Statistical ecology software development
Effective wildlife management and conservation requires user-friendly software that makes state-of-the-art statistical tools accessible to natural resource managers and conservation practitioners. A key pillar of my research is developing computationally-efficient and accessible software to understand the ecological and anthropogenic drivers of species distributions, population dynamics, and biodiversity patterns.
I am the lead author and maintainer of the spOccupancy R package, which fits spatially explicit single-species, multi-species, and integrated Bayesian occupancy models (Doser et al. 2022A MEE), with an emphasis on making these complex statistical models accessible to ecologists and conservation practitioners that may lack extensive training in spatial statistics. With collaborators across the world, I am actively using spOccupancy to inform effective conservation and management approaches for birds, mammals, bats, and crickets. I recently incorporated new functionality to fit spatially varying coefficients models in spOccupancy, and used simulations and a case study on spatially-varying forest bird trends across the eastern U.S. to provide a series of guidelines and recommendations on the use of these models to understand context dependency in species-environment relationships (Doser et al. 2023).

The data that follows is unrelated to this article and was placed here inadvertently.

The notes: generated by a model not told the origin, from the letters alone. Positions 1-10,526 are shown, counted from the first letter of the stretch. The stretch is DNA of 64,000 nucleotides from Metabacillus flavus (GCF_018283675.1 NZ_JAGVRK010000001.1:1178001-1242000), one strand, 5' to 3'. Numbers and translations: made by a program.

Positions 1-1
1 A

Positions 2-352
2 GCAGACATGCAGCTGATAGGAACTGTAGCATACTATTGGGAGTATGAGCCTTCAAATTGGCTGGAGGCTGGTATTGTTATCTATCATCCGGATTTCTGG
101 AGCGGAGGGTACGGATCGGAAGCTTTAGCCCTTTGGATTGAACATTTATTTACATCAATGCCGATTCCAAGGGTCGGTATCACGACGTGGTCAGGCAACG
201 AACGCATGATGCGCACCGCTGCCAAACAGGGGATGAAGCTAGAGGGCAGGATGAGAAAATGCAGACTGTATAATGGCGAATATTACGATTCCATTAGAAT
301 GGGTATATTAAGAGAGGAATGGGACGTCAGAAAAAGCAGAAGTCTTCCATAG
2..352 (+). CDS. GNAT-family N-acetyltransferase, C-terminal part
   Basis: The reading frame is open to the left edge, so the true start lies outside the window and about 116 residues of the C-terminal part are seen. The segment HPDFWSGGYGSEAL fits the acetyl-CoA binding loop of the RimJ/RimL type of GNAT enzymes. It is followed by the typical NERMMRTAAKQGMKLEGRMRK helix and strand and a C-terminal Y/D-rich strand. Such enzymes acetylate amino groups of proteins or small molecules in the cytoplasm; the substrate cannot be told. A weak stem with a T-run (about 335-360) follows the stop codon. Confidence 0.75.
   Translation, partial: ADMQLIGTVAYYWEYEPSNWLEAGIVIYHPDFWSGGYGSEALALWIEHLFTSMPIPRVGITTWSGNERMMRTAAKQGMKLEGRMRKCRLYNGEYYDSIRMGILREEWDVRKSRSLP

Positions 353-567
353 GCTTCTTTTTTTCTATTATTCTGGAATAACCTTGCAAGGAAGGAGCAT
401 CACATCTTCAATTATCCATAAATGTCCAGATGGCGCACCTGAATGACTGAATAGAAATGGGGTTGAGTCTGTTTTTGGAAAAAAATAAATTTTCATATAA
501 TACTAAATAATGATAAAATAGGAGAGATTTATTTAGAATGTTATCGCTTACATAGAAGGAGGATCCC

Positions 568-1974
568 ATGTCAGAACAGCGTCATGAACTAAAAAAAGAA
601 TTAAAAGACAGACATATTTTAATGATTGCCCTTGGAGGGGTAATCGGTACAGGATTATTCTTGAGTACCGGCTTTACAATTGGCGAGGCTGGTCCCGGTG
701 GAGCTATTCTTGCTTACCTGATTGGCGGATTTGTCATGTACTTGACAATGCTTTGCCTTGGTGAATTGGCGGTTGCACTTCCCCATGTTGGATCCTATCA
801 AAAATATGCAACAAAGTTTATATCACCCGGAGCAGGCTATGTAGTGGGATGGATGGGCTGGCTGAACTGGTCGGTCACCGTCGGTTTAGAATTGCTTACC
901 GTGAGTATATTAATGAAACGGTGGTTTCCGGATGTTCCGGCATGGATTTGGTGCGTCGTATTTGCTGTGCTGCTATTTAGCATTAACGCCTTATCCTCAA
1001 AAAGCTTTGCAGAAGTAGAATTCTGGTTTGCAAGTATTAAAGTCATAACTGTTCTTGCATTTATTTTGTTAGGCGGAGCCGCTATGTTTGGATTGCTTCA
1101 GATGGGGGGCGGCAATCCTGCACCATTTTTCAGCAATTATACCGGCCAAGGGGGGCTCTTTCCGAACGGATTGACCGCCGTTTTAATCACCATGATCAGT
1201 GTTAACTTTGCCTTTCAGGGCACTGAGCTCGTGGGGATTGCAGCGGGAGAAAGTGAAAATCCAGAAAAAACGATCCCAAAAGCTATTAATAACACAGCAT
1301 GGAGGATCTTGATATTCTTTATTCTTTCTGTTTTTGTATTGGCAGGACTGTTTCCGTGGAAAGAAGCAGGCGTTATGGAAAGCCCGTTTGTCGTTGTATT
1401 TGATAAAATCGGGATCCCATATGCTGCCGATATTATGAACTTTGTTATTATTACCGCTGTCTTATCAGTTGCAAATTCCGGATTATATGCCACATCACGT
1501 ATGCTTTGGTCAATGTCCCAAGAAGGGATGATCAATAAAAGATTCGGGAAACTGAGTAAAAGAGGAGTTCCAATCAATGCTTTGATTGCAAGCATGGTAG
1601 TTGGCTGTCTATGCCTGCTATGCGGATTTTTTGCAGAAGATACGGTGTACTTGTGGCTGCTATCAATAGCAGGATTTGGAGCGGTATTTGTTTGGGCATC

Additionally, I am developing an R package spAbundance that will provide user-friendly approaches to efficiently fit spatially explicit single-species and multi-species abundance-based generalized linear models, N-mixture models, and distance sampling models. spAbundance will allow for robust modeling of multi-species abundance patterns, providing crucial insight into the patterns that determine population dynamics and ecological communities.